OK I remember now. So unless you are using a program that deletes the
hashtable after every move, bigger is better. To find out how big it
should be, keep increasing it until the computer starts to have to use
swap to disk, then lower it a bit to make sure it doesn't swap.

does anyone know if when playing one program against another on the same
computer, if each program keeps its own swap space, or erase it after
evry move?

Henri
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Old January 7th 04, 06:55 PM
Robert Hyatt
 
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Default Do Hashtable Sizes Affect How Well an Engine Will Analyze?

henri Arsenault wrote:
In article ,
"Gian-Carlo Pascutto" wrote:


The original formula was years outdated (and the explanations in the
article were complete nonsense). There was an update recently to correct
it to "bigger is better".

OK I remember now. So unless you are using a program that deletes the
hashtable after every move, bigger is better. To find out how big it
should be, keep increasing it until the computer starts to have to use
swap to disk, then lower it a bit to make sure it doesn't swap.


That is not the complete picture. As the hash table gets bigger, you
address more physical pages in memory. As this happens, you begin to
stress the TLB, which can triple memory access time when the TLB can't
provide a virtual-to-real translation and has to do the normal memory
mapping stuff using tables stored in real memory.


does anyone know if when playing one program against another on the same
computer, if each program keeps its own swap space, or erase it after
evry move?


If a program doesn't terminate, it would not release any swap/paging
space.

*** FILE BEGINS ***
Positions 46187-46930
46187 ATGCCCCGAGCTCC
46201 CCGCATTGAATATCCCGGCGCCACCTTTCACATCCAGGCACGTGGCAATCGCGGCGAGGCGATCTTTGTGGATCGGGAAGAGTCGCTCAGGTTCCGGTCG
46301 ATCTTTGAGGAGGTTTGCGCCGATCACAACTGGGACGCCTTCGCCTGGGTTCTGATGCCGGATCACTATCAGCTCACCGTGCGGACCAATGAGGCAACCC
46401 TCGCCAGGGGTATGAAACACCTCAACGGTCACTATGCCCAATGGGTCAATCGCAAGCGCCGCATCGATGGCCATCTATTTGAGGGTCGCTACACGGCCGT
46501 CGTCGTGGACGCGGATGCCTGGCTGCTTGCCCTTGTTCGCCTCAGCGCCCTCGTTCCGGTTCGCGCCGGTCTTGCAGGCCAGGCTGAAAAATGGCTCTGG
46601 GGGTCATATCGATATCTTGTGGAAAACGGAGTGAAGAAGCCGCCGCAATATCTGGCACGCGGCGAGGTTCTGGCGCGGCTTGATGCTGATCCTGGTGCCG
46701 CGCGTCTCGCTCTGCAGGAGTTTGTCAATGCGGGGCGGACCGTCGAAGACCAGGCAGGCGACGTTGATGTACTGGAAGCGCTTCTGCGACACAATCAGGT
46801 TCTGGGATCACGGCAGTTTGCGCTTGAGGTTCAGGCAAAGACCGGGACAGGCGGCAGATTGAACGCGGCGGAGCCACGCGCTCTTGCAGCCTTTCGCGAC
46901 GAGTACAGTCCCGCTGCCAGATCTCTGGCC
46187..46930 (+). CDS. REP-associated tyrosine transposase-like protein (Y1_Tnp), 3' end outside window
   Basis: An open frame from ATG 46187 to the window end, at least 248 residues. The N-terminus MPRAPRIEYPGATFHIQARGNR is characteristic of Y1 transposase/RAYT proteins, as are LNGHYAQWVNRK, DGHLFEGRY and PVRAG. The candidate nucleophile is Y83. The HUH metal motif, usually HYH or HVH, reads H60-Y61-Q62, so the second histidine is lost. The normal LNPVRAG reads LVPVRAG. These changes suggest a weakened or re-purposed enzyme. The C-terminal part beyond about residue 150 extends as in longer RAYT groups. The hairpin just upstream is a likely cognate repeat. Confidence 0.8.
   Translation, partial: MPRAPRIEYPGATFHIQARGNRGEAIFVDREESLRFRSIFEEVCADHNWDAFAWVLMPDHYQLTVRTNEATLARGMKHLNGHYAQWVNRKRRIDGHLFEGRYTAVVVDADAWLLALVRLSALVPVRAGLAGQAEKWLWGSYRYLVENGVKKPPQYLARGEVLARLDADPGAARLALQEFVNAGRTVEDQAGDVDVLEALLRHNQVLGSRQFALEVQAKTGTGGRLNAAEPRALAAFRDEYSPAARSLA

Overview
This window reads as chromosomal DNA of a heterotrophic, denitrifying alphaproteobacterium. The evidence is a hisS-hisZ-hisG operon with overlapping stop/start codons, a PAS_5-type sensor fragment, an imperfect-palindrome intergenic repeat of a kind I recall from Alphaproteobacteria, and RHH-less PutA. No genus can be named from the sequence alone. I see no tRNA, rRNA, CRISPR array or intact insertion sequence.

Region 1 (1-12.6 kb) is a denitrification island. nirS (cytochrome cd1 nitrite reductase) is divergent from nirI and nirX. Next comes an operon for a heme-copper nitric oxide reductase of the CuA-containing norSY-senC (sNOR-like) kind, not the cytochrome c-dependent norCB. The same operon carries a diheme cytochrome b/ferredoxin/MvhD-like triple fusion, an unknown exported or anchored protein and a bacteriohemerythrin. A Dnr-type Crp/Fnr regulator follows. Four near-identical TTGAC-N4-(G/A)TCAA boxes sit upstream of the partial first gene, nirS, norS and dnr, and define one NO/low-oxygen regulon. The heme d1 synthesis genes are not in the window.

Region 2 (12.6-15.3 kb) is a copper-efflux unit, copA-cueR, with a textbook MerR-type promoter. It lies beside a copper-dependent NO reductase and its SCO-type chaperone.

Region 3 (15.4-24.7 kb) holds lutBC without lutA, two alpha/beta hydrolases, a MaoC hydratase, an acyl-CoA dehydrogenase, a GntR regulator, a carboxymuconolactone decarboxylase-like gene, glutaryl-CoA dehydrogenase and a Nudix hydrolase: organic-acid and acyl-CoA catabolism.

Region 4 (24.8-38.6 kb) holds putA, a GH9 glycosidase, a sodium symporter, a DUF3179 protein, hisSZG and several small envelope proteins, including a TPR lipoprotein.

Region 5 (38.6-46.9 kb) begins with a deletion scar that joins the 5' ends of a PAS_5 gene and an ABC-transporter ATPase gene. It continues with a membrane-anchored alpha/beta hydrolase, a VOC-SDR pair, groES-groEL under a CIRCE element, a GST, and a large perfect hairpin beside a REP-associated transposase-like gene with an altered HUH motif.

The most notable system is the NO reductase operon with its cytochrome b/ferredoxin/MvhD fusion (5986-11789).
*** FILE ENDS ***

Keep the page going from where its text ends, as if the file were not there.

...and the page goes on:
Henri


--
Robert M. Hyatt, Ph.D. Computer and Information Sciences
University of Alabama at Birmingham
(205) 934-2213 136A Campbell Hall
(205) 934-5473 FAX Birmingham, AL 35294-1170
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Old January 7th 04, 07:11 PM
David Richerby
 
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Default Do Hashtable Sizes Affect How Well an Engine Will Analyze?

henri Arsenault wrote:
does anyone know if when playing one program against another on the same
computer, if each program keeps its own swap space, or erase it after
evry move?


Swap space is managed by the operating system, not the application. The
operating system doesn't know what the application wants to do with its
memory so it can't erase it. If you're playing engine-engine matches,
you'll want both hash tables in memory or performance will be very poor.

It would be fairly quick to pull in, say, a 128Mb hash table from the disc
in a single sequential read. However, operating systems only bring chunks
of memory (called `pages', typically about 8kb in size) back into RAM from
the disc when they're needed and access patterns to hash tables are
essentially random. Every time you evaluate a position, you have to check
the hash table and, chances are, the page you want will still be on the
disc at the start of the search. That means one disc read (about 10ms)
for each node the engine considers, so you'll be down to a few hundred
nodes per second until most of the hash table is loaded and, at 10ms per
8kb block, 128Mb takes about three minutes.

I imagine modern operating systems will probably use slightly more
intelligent techniques for loading pages back into memory (say a disc
track at a time) but you're probably still talking a couple of tens of
seconds of crippled search before to get the hash table back into RAM.


Dave.

--
David Richerby Permanent Flammable Widget (TM): it's
www.chiark.greenend.org.uk/~davidr/ like a thingy but it burns really
easily and it'll be there for ever!
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Old January 7th 04, 07:27 PM
David Richerby
 
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Default Do Hashtable Sizes Affect How Well an Engine Will Analyze?

Robert Hyatt wrote:
That is not the complete picture. As the hash table gets bigger, you
address more physical pages in memory. As this happens, you begin to
stress the TLB, which can triple memory access time when the TLB can't
provide a virtual-to-real translation and has to do the normal memory
mapping stuff using tables stored in real memory.


The Pentium 4 TLB has 64 entries; the Athlon XP has 32. Since hash table
access patterns are random, the TLB hit rate will be negligible once your
hash table is hash table is bigger than a couple of megabytes so making it
bigger beyond that will have no significant effect on memory access
times.


Dave.

--
David Richerby Cyber-Chainsaw (TM): it's like a
www.chiark.greenend.org.uk/~davidr/ lethal weapon that exists only in
your computer!